Close up, both lighthouses and piers can offer interesting details but their main appeal is in their interaction with their surroundings, so capturing them under the right lighting is essential. The tide will also vastly affect your shots, though long exposures are often preferable and can calm even the roughest seas with a long enough shutter time. Some of the most photogenic examples tend to be those that are a little weather-beaten, or even falling apart. However, a pristine white lighthouse can look magnificent against a rocky backdrop.


Portland Bill lighthouse on the outcrop of the Dorset coastlin

Piers are generally best photographed either from their decking, looking out to sea or from underneath, seen from shore at low tide. A wideangle lens will exaggerate its perspective but it is important to ensure your camera is completely level to avoid distortion. Lighthouses can often be hard to get close to, so a longer lens is often useful to ensure it remains large in your composition. Conversely, a position further down the beach is generally preferred to include some of the coastline in the shot. Dawn and dusk will provide the most pleasing backdrops, though capturing one projecting its beam is always an added bonus.

Long Exposures

Increasing your shutter speed, or lengthening your exposure, is a favourite technique of many landscape photographers looking to bring some calm to their images. It has an effect of smoothing everything out, removing any moving elements and can also work to highlight stationary structures, such as buildings or rocks.

The easiest way to create this effect is to use your camera in Shutter Priority or Manual and physically set your shutter value – you’ll need at least 10 seconds of exposure for a really smooth look. Unless you’re shooting in near darkness, this may be too much light for your camera. If this is the case you can use a Neutral Density filter on your lens; these reduce the amount of light entering the lens by up to 10 stops depending on the filter used.

English Heritage

English Heritage looks after nearly 400 locations across England, including parks and gardens, castles, piers, prehistoric sites, and is even involved in the little blue plaques seen on buildings once occupied by notable figures in history around London.

Many of the properties are free to visit and others can visited for a small entrance fee, or by membership to English Heritage.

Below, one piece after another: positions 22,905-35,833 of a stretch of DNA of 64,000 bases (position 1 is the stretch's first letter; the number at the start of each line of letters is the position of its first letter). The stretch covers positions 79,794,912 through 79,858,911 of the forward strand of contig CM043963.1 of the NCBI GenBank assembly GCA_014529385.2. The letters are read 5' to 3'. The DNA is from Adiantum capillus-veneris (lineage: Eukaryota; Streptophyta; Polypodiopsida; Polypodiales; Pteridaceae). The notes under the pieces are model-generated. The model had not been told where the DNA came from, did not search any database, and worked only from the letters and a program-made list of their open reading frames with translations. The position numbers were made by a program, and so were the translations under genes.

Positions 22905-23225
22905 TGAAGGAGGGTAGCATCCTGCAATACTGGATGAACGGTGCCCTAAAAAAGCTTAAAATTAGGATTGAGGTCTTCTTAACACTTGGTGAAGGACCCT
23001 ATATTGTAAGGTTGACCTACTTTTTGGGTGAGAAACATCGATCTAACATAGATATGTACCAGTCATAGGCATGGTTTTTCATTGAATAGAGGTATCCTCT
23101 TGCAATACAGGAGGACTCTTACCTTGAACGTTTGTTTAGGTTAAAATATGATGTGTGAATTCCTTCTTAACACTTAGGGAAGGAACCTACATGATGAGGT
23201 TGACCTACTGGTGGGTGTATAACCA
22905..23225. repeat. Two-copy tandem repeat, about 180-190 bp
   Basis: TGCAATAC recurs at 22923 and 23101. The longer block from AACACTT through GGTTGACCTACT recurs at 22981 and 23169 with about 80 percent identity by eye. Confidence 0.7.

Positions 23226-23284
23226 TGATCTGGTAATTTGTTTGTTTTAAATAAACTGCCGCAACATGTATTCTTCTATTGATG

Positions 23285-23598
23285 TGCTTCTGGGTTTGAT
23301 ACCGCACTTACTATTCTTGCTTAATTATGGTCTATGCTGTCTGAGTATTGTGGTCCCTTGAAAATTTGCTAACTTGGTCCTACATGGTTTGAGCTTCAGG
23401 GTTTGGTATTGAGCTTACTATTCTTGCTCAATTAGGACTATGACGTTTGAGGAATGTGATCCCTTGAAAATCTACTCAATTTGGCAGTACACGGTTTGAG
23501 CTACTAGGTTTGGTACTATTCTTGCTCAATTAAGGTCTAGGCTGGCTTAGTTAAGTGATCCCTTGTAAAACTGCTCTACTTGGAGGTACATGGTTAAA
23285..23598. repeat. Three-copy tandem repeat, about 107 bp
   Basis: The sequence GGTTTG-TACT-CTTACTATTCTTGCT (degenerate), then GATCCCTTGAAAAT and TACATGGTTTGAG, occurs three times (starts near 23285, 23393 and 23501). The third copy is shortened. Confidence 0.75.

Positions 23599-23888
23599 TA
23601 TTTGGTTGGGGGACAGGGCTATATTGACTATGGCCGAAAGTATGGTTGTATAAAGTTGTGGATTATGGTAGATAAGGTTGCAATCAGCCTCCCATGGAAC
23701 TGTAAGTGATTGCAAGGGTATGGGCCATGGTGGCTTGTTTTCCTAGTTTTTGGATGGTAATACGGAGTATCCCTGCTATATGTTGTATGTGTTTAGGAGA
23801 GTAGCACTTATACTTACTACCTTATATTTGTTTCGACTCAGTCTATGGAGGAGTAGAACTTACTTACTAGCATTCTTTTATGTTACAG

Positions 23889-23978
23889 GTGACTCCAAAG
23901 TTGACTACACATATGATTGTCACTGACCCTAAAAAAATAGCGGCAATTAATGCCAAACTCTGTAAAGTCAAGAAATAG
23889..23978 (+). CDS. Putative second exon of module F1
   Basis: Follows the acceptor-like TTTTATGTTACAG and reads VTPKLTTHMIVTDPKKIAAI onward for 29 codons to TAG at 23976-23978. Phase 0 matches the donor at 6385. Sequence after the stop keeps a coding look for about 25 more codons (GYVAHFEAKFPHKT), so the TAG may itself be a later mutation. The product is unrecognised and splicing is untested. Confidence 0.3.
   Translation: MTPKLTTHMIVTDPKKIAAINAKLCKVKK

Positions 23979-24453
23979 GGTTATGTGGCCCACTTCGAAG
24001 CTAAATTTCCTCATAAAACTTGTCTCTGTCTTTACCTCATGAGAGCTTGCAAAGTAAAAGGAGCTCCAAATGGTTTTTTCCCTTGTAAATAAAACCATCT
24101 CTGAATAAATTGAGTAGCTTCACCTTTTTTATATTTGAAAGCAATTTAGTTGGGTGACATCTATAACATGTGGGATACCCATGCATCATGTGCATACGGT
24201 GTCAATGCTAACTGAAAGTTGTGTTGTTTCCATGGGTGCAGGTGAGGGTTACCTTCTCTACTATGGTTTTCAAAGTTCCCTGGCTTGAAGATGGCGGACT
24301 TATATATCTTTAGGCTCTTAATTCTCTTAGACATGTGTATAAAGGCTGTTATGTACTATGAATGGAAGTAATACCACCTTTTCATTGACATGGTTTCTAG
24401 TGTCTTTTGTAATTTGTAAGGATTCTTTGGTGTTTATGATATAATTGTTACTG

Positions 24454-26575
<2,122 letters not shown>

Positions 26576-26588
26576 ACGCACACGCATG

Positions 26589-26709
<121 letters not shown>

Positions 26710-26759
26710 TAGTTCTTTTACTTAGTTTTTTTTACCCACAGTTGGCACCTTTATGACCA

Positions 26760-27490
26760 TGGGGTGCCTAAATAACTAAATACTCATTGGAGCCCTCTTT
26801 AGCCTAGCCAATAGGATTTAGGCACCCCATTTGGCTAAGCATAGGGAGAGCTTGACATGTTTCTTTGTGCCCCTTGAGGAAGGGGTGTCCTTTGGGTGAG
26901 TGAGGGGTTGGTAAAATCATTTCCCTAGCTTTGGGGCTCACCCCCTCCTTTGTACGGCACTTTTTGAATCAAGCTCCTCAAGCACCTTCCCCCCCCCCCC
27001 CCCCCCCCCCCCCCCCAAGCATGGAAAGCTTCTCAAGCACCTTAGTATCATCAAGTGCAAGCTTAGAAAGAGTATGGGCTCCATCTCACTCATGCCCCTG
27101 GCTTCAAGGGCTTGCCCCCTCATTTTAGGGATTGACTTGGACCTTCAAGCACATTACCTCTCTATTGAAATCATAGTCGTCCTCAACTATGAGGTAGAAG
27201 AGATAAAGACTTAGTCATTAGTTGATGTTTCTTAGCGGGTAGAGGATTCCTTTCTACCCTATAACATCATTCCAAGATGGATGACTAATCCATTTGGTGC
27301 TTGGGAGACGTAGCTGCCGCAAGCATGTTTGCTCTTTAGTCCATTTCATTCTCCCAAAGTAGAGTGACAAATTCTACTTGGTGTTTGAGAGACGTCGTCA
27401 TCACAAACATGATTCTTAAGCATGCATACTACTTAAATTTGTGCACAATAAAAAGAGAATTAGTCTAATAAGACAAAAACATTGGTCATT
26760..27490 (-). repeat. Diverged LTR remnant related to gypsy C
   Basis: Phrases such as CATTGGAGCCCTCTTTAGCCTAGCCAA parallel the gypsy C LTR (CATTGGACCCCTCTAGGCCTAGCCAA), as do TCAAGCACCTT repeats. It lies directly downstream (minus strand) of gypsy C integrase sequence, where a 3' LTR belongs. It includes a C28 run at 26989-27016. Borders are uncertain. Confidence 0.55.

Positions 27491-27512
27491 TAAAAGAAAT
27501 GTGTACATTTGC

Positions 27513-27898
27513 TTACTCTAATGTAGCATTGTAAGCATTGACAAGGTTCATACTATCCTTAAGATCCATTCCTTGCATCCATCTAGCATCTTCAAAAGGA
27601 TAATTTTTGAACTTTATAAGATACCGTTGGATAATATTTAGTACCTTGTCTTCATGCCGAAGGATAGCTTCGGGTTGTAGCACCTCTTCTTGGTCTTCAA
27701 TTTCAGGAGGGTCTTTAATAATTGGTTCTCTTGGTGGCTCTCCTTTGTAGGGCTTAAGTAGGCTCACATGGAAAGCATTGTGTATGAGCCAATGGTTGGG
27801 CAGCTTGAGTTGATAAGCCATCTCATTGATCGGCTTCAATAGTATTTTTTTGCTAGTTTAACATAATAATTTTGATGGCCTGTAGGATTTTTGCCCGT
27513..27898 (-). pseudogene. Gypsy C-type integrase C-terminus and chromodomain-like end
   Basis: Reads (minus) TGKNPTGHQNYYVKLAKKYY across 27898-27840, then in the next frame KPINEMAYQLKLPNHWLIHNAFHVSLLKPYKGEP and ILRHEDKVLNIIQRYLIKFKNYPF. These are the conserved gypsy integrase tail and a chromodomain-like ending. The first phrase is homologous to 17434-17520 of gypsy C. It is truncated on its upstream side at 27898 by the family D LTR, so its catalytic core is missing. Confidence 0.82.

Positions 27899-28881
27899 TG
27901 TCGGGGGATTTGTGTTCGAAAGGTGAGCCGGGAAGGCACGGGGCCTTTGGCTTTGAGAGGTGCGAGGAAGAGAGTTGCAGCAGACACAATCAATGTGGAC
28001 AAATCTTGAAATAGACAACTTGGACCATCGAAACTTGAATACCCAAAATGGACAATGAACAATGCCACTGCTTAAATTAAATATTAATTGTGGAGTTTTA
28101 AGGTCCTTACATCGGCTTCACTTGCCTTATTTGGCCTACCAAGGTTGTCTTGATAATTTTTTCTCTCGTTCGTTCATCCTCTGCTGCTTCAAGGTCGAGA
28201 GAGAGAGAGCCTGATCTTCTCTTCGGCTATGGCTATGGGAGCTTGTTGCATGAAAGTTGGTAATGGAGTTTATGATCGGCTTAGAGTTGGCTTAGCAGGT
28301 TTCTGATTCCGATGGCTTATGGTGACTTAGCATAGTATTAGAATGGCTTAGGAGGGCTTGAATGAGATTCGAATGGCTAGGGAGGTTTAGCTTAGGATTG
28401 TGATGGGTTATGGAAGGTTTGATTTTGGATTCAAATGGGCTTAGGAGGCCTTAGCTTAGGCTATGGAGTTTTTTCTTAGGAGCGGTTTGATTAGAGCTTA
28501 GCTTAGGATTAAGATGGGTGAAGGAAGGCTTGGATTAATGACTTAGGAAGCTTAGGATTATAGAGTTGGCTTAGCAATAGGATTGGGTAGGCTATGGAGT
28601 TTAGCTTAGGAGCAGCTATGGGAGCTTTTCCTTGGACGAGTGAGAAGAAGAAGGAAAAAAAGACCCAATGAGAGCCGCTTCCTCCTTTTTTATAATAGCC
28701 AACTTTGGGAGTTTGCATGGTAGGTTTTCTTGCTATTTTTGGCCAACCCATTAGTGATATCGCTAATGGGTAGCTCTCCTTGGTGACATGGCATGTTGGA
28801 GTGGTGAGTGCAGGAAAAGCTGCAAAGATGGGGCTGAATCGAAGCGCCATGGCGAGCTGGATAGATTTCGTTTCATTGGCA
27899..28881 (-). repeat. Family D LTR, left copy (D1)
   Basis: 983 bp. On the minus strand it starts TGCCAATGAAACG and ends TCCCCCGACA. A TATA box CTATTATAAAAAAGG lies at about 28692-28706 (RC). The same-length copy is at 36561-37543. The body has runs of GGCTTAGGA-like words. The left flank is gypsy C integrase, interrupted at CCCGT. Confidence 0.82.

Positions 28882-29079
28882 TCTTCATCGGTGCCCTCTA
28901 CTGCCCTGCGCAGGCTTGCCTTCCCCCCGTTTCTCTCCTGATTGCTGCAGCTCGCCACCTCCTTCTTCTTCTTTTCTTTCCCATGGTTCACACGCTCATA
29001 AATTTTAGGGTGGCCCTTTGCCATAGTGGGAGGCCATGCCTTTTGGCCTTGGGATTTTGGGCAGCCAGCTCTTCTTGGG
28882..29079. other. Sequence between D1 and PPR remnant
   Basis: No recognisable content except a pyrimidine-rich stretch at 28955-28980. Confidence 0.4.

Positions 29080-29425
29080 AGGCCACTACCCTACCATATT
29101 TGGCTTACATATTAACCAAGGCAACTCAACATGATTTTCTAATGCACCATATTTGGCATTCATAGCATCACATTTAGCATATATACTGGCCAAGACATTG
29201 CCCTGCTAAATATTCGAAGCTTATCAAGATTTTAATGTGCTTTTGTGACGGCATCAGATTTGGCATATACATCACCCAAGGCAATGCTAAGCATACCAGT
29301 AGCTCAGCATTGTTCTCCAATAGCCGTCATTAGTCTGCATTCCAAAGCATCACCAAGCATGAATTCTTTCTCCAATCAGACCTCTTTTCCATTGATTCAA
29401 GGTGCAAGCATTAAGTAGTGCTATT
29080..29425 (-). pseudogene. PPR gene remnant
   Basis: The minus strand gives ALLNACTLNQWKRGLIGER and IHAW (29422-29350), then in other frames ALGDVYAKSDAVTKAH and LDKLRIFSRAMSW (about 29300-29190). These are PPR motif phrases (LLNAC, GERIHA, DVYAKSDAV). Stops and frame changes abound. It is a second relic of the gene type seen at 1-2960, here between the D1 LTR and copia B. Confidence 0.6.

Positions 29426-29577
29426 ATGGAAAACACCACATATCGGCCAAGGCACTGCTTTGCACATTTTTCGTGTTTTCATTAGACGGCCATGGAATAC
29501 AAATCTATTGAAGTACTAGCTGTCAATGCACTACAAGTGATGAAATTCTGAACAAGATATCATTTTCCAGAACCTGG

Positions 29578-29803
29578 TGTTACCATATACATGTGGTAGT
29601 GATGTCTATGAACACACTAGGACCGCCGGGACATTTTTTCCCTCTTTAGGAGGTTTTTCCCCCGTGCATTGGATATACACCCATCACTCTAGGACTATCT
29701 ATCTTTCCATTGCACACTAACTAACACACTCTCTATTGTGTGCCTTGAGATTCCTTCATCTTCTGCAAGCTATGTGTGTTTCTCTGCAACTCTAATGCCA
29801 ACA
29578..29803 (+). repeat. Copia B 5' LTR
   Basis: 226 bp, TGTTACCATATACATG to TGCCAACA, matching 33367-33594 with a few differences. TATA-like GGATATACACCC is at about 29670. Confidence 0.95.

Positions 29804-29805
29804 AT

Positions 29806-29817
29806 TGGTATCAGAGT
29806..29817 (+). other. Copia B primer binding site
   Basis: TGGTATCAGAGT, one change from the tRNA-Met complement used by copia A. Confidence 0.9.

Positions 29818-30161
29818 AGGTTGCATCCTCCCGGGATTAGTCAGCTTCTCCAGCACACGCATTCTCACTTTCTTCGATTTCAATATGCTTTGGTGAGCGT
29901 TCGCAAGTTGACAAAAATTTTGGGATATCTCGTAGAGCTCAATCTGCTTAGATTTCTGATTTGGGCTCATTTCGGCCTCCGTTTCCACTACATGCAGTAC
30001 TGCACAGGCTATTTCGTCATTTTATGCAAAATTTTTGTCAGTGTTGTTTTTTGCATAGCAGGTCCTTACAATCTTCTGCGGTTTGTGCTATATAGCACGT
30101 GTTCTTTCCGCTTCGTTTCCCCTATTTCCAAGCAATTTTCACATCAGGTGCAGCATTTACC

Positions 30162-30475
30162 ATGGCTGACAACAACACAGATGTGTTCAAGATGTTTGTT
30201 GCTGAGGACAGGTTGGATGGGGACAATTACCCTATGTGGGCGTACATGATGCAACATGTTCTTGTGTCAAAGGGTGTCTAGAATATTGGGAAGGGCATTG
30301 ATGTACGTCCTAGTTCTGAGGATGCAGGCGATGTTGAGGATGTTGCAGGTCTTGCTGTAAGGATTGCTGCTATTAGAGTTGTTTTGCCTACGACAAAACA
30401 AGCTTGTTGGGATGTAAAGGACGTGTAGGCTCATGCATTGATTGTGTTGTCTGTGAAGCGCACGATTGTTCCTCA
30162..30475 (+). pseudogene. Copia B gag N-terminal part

English Heritage told us that they are keen for visitors to take pictures at its properties, and encourage people to upload images to their Flickr group (www.flickr.com/groups/englishheritage/), however permission must be obtained to take images for commercial use.

British-Heritage-Costal-BuildingsGo Visit… Top UK Locations

  1. 1. Brighton Palace Pier
  2. 2. Southsea parade pier, Hampshire
  3. 3. Beaumaris Pier, North Wales
  4. 4. Swanage Pier, Dorset
  5. 5. Southwold Pier, Suffolk
  6. 6. Eddystone lighthouse, Cornwall
  7. 7. Portland Bill lighthouse, Dorset
  8. 8. Blacknore Point lighthouse, Somerset
  9. 9. Bamburgh Castle, Northumberland

British Heritage – Bridges

Some of the most impressive structures across our countryside have no grounds or gift shop in sight. The soaring industrial construction of some of the various bridges that cross the gauges, rivers and valleys can leave you in awe and are just dying to be photographed.


Tower Bridge, London. One of the city’s most recognisable landmarks featuring a raising crossing to allow larger vessels to pass underneath

Their construction is primarily to perform a function, to allow passage of people or vehicles from one side to the other but in solving the technical nature of doing this, many have devised forms that look as impressive as the feat that they perform. Their sizes and positioning are so varied that it is difficult to completely generalise a technique for capturing them: the ultra modern millennium footbridge in Gateshead takes a different type of shot to the grand Glenfinnan Viaduct, over which the ‘Harry Potter’ famed steam train crosses. The most important thing is to give the structure a sense of scale, so try to include some of its surroundings.

Depending on the angle, you will generally want to keep all of the bridge in the scene. Getting closer to the bridge and using a wide angle will make the scene look more dramatic, as will shooting from below, rather than above. If you’re shooting a footbridge try including people crossing it, if it’s a rail bridge try to capture it while a train is crossing – even as a blur.